Say It With Flowers
Landscape designer Jim Douthit’s own lush and colorful suburban-Boston yard speaks to his passion for his work and his enthusiasm for life.
Jim Douthit tells a great story. The one about how he stumbled into the landscaping business and wound up founding one of Greater Boston’s preeminent outfits is an especially good one.
Having grown up in Hawaii, he was working as a merchant marine on cruise ships when he decided to move to the East Coast. He took a job waiting tables in Brookline’s Coolidge Corner and enrolled in nursing school. But, “I would have been the Angel of Death,” he jokes—“really popular with the patients, but not at all into the important details like counting pills.”
A part-time summer gig working for a man who created high-end gardens and planters took him by surprise. “I just loved it,” he remembers, “I fell hard; I couldn’t see straight.” His passion ignited, he began taking gardening workshops and reading stacks of books on everything from perennials to composting and irrigation.
Douthit struck out on his own with one client, and for the first eight years his talents spread via word of mouth. Now, twenty-four years later, the scope of a Blade of Grass has vastly expanded, becoming an award-winning operation based in Wayland, Massachusetts. Douthit and his team, which numbers ninety during peak season, do it all: landscape design, building, installation, and maintenance.
“Busy” is an understatement, which explains why the designer never found time to work on his own yard. “I was the classic cobbler’s kid with no shoes,” he admits. “For so many years, I was all about the company. We used to grill in the driveway!”
That all changed when Douthit and his partner, Chris Houghtaling, bought a beautiful circa-1811 farmhouse and barn on a one-acre site in Boston’s MetroWest area. The landscaping was nonexistent, and the house was very exposed.
“What I did in our place is what I do for most of my clients,” says Douthit. First, he screened out the views he didn’t want (roads and neighbors’ houses); next he framed the views he did want (the property borders a river and picturesque wetlands). Finally, he devised an intricate planting plan to create lush layers and an outdoor oasis.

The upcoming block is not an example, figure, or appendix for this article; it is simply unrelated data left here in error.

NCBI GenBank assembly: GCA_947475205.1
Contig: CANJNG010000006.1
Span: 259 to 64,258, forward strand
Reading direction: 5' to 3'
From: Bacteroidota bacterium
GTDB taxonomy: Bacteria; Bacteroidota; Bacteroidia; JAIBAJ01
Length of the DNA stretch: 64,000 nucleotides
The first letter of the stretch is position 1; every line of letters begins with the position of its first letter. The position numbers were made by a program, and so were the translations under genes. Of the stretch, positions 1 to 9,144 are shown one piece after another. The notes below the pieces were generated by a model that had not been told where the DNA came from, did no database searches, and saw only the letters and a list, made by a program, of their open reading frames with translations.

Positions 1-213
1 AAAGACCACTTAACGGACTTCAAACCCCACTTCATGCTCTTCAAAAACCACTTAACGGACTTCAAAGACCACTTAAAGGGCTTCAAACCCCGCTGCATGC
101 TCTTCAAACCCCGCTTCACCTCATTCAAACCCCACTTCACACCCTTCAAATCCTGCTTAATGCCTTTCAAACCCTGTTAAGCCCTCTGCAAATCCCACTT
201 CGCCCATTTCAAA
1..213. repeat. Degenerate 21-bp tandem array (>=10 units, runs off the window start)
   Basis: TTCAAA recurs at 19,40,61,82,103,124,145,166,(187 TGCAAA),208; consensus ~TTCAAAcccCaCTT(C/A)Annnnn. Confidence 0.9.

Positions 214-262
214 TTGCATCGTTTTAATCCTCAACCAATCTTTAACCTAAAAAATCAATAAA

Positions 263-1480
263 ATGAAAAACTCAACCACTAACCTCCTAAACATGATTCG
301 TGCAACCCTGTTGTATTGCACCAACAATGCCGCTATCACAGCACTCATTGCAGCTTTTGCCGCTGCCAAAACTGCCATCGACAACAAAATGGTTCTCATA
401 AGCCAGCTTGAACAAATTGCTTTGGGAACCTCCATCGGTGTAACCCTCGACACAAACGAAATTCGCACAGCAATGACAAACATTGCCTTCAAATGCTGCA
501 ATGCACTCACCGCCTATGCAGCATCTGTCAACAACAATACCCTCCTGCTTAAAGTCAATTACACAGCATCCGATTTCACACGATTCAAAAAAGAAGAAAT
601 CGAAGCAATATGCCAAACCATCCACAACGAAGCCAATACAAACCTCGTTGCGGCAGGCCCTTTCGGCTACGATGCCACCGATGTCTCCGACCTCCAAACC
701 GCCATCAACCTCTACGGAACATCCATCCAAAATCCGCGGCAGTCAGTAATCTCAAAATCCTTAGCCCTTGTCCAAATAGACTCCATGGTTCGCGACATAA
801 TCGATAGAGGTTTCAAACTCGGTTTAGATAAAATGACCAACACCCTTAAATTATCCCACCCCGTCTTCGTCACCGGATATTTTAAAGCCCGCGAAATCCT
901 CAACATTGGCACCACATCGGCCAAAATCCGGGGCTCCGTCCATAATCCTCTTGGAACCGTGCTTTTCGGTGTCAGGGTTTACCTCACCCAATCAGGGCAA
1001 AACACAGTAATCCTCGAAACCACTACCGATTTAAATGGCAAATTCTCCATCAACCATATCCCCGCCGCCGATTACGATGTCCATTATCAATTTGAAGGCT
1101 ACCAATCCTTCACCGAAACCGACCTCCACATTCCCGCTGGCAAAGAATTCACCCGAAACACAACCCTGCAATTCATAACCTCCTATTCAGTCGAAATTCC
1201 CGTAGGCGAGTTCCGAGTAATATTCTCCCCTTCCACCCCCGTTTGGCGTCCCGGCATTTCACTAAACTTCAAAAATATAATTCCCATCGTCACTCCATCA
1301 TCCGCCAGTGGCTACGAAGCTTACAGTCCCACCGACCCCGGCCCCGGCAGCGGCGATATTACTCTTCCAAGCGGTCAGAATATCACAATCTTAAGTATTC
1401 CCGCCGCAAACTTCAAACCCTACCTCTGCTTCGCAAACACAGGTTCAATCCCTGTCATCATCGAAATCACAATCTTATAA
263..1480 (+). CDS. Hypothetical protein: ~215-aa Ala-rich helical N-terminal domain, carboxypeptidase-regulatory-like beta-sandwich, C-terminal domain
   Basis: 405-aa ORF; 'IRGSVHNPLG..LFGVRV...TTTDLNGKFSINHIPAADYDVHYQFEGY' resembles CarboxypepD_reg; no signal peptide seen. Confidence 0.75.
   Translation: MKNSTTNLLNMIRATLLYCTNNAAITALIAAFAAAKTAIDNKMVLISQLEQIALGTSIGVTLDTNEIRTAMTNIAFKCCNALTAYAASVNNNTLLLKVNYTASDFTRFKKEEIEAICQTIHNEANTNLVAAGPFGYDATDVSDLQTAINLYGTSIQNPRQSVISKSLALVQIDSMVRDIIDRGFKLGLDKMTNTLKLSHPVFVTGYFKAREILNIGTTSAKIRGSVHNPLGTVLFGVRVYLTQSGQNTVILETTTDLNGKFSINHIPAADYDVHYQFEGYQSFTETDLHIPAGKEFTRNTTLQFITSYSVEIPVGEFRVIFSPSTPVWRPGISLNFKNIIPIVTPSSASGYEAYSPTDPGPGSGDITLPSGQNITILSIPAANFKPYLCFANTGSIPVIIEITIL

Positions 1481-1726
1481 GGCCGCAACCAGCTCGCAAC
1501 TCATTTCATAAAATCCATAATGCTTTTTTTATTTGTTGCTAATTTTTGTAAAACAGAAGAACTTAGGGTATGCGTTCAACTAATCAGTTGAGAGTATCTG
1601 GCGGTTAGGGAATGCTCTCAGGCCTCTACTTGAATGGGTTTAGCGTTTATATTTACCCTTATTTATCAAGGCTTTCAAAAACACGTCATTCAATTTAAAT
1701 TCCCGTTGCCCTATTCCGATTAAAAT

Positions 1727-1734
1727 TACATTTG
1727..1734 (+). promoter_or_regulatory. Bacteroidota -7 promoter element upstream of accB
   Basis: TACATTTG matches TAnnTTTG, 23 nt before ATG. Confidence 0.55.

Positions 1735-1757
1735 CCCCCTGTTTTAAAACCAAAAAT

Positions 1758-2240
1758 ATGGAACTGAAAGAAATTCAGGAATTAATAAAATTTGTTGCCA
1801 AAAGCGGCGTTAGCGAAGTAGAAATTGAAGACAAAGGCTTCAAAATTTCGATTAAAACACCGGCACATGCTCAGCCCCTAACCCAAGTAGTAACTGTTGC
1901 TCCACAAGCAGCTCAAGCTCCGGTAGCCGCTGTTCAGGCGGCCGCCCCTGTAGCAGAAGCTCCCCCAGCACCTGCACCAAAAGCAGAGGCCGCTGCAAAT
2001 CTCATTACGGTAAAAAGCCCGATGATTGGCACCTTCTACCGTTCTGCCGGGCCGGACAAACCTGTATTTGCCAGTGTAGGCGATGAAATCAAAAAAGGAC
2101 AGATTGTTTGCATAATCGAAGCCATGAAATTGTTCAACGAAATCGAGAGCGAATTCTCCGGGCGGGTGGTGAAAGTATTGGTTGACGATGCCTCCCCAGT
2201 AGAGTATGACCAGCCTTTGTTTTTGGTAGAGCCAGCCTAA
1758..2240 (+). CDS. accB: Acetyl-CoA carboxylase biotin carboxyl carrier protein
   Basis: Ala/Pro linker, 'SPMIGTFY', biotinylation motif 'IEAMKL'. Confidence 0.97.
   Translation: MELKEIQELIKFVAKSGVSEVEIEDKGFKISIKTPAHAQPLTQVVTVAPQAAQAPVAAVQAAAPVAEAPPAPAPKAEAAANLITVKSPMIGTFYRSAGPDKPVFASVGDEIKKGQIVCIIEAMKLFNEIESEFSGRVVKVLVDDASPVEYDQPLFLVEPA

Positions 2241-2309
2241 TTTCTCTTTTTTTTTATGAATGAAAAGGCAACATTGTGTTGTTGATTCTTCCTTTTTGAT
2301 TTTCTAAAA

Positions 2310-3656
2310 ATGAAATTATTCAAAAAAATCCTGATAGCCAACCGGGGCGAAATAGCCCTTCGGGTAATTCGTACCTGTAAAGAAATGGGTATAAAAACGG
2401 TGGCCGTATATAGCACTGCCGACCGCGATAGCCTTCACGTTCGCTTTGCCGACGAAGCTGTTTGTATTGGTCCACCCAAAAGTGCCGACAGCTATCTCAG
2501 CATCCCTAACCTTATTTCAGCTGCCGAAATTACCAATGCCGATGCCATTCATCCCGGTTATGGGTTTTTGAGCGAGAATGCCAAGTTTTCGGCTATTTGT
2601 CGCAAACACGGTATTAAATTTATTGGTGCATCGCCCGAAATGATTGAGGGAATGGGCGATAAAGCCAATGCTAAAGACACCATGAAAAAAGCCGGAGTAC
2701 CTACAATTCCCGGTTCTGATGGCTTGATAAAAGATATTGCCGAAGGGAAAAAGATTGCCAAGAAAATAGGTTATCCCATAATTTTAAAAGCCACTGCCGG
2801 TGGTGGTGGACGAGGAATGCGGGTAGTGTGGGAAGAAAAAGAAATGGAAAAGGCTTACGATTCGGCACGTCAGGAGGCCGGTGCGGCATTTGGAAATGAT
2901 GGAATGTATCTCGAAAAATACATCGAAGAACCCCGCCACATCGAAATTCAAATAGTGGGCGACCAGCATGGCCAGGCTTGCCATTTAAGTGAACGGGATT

Douthit took a five-pronged approach to the plantings. He started with trees like hemlocks, pines, and spruces for screening, then mixed in deciduous trees, including birches, maples, and cherries. “We put in seventy-two mature trees in three days,” he remembers.
For a visual pop, he added flowering shrubs—hydrangea, viburnum, rose of Sharon, butterfly bush, spirea, and magnolia—and planted evergreens like boxwoods, hollies, and arborvitae to frame the house. Last came the perennials (knockout roses are a favorite) and groundcover.
To keep with the farmhouse aesthetic, the plan called for a lot of antique granite—note the steps, patios, and fire pit. Fieldstone walkways throughout, unstained picket fencing, and a permeable pea-stone driveway complement the design.
In addition to making the outdoor space look beautiful, Douthit also wanted to ensure that the yard was highly functional. As with all of his projects, the designer likes to create what he calls “outdoor rooms”—spaces that are easily accessible from the house both visually and physically. It’s important that these spaces reflect each client’s lifestyle, too. In the case of Douthit’s own house, there were a few things to consider: the couple entertains often, Houghtaling is an avid gardener, and they’re self-described “big crazy dog people” (they have four), so they’re outside all the time.
To meet these needs, Douthit designed a large patio with both sitting and dining areas. He also added a covered porch off the kitchen, a perfect antidote to a rainy day. He morphed a patch of lawn adjacent to the barn on the far side of the property into a beautiful garden. Here Houghtaling tends to his blueberries, strawberries, and vegetables; the couple also has chickens and beehives.
The end result is a stunning yard that echoes Douthit’s personal aesthetic—full and lush—has multi-season appeal, and more than meets the fun factor (for humans and dogs).
Not bad for a guy who admits, “I didn’t even know what a rhododendron was when I started.” •
November 19, 2019
November 18, 2019
January 07, 2018
May 20, 2019
February 04, 2019